This process involves obtaining the court’s approval of the executor’s accounts. In Ontario, only in certain instances are executors required to have their accounts approved by the court. Generally, there is no fundamental duty to pass accounts.
Accounts that are examined by the court are:
1) Approved or “passed” in the form as presented;
2) Amended by court order and passed in amended form; or
3) Not passed because the court is not satisfied with the accounts or some aspect of the administration of the estate reflected in the accounts.
The passing of accounts refers to the presentation of formal accounts by a person in a fiduciary position, to the beneficiaries and the court. Someone in a fiduciary position may be an estate trustee, a trustee for a trust, an attorney acting pursuant to a power of attorney, or a guardian for an incapable person or minor.
The executor of an estate is responsible for keeping an accurate account of the estate administration which consists of detailed and complete ledgers of all assets, income, and disbursements. Specifically, relevant information such as any legal and professional fees incurred by the executor and paid from the estate, and all executor compensation, are to be included.
The beneficiary of an estate may ask for the court to require the executor to pass accounts if they so happen to refuse. In such event, a court order must be obtained to compel the executor to pass the accounts. Then the executor provides the accounts, so the beneficiaries have an opportunity to challenge the accounts prior to appearing before a judge for ‘passing’.
There are situations when it is necessary to have accounts approved by the Court, such as when:
- There are minors or mentally incapable beneficiaries
- There are unascertained or contingent beneficiaries
- A beneficiary challenges the actions of the executor or refuses to consent to the amount of the executor’s compensation
- A beneficiary challenges the handling of the estate accounts by the executor
In order to pass accounts in Ontario there are specific legal documents that need to be filed with the Superior Court of Justice, they are:
- Estate accounts in proper Court format
- an Affidavit is sworn by the estate trustee verifying the estate accounts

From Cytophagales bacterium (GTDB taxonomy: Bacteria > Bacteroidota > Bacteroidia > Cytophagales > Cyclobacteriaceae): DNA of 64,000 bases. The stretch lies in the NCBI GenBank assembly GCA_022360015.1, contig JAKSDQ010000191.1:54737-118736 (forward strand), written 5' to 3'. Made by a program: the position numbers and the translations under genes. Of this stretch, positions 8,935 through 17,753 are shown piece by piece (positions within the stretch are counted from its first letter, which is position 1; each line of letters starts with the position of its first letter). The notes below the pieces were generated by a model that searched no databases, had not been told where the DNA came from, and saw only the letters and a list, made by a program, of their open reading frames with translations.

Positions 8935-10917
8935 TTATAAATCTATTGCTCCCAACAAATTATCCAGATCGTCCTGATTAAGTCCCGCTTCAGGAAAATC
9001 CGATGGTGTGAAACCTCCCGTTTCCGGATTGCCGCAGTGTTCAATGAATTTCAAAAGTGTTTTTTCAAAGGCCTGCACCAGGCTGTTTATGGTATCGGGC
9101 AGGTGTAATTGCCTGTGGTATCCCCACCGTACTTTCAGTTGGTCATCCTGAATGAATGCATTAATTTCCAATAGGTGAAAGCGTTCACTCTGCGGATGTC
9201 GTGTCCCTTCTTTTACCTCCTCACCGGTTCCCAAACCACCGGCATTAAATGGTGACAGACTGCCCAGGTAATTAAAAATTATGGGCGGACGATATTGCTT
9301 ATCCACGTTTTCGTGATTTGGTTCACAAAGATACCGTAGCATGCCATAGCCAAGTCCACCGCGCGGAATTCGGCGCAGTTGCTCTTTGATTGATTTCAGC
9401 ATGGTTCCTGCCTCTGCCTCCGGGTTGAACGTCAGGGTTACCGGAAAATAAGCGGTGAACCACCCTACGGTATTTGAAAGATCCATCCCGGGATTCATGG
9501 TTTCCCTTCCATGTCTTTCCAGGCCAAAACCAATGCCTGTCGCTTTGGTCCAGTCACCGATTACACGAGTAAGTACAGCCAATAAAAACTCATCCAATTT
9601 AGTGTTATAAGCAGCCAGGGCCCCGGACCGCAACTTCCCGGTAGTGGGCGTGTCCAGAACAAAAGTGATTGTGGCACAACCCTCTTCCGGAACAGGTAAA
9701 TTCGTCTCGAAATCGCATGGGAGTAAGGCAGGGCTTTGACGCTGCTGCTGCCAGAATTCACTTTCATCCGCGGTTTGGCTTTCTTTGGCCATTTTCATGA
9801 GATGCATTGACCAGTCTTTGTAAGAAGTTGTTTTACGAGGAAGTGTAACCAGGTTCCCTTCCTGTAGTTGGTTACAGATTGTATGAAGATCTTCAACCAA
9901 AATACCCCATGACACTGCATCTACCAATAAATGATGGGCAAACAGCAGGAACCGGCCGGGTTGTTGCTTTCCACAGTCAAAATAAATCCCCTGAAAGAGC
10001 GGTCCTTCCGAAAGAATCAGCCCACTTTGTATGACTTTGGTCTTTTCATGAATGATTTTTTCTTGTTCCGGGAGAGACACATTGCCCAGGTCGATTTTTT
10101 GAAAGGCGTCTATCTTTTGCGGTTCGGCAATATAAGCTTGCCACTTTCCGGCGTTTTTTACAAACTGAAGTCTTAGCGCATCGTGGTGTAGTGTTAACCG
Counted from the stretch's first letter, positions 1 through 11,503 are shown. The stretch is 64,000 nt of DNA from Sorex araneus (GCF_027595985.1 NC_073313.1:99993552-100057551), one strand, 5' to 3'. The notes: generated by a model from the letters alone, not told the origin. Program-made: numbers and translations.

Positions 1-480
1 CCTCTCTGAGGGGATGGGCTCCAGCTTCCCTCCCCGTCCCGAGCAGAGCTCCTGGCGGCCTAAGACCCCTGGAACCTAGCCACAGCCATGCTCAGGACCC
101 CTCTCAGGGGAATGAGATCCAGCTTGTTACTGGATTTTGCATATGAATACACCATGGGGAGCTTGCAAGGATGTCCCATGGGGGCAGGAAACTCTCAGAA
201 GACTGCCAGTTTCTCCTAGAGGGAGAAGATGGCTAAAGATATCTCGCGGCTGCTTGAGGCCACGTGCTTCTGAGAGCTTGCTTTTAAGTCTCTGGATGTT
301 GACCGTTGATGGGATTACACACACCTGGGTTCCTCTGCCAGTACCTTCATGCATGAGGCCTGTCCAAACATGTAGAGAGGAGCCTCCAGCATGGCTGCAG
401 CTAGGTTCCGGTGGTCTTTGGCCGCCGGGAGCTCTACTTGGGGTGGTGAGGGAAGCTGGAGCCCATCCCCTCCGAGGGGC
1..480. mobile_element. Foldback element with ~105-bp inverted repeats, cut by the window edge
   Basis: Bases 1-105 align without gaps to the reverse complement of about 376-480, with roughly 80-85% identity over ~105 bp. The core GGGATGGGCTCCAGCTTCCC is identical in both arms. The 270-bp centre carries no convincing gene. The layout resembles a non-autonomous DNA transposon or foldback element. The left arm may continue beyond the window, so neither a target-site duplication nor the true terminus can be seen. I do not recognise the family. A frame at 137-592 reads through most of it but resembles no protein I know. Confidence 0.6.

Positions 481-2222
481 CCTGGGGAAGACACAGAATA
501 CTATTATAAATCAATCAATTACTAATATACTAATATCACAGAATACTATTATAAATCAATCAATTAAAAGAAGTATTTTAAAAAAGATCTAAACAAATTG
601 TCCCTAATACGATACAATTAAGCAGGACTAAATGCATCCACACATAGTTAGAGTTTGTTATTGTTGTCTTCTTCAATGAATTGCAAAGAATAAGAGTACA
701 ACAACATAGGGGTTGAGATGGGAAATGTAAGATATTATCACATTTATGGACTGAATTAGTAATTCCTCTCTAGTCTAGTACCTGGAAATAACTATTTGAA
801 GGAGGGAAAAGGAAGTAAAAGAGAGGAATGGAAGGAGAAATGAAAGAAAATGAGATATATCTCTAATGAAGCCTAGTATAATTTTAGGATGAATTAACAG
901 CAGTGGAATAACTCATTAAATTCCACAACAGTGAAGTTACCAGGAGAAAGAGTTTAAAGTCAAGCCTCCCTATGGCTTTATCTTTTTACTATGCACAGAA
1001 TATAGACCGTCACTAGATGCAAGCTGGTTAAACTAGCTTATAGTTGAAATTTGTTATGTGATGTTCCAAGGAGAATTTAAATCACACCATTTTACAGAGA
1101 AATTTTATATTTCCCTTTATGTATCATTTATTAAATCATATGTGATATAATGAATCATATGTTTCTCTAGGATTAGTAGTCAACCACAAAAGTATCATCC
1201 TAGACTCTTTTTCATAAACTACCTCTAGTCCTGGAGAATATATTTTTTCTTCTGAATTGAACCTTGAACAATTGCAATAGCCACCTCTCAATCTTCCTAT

- copy of the Certificate of Appointment of Estate Trustee
- a Notice of Application to Pass Accounts
The courts have said the general rule is that the estate must bear the costs of settling disputes as a cost of administration, this was discussed in Munro v Thomas. The Ontario Superior Court said
It is beyond dispute that an executor has an obligation to fully and fairly report to the beneficiaries information as to estate assets. An estate trustee must act in an open and transparent manner. A beneficiary of an estate is entitled to compel an executor to produce an estate accounting.
This fiduciary duty is set out under the Rules of Civil Procedure where Rule 74.17 specifically sets out the assets required to be accounted for by the Executor in a proper accounting of the estate including a statement of assets at the date of death; an account of all money received; and an account of all money disbursed, including payments for trustee compensation and payments under court order. There is no requirement under the Rules for the Executor to account for assets falling outside of the estate that was passed inter vivos, for tax planning, estate planning, or other purposes.
There are several factors that contribute to the cost, they include:
- The size and complexity of the estate
- The quality of the executor’s records
- How long the estate has been on-going
The passing of accounts may sometimes become costly, and for an executor, the cost is handled by the estate unless the court finds it reasonable to impose costs directly on the executor. This is rare and only seen when an executor’s conduct is poor or suspicious.
Why Choose Us?
While most estate accounts are simple, some estate’s require extensive consideration due to complex details and unique family circumstances. At Bickhram Litigation, we are equipped to guide you through preparing your accounts, passing them before a judge, communicating with an executor, and challenging any passing of accounts from an executor. Our team of experts know that the passing of accounts is generally a process where people hire legal experts for clarity and accuracy, so we ensure that you are supported every step of the way.
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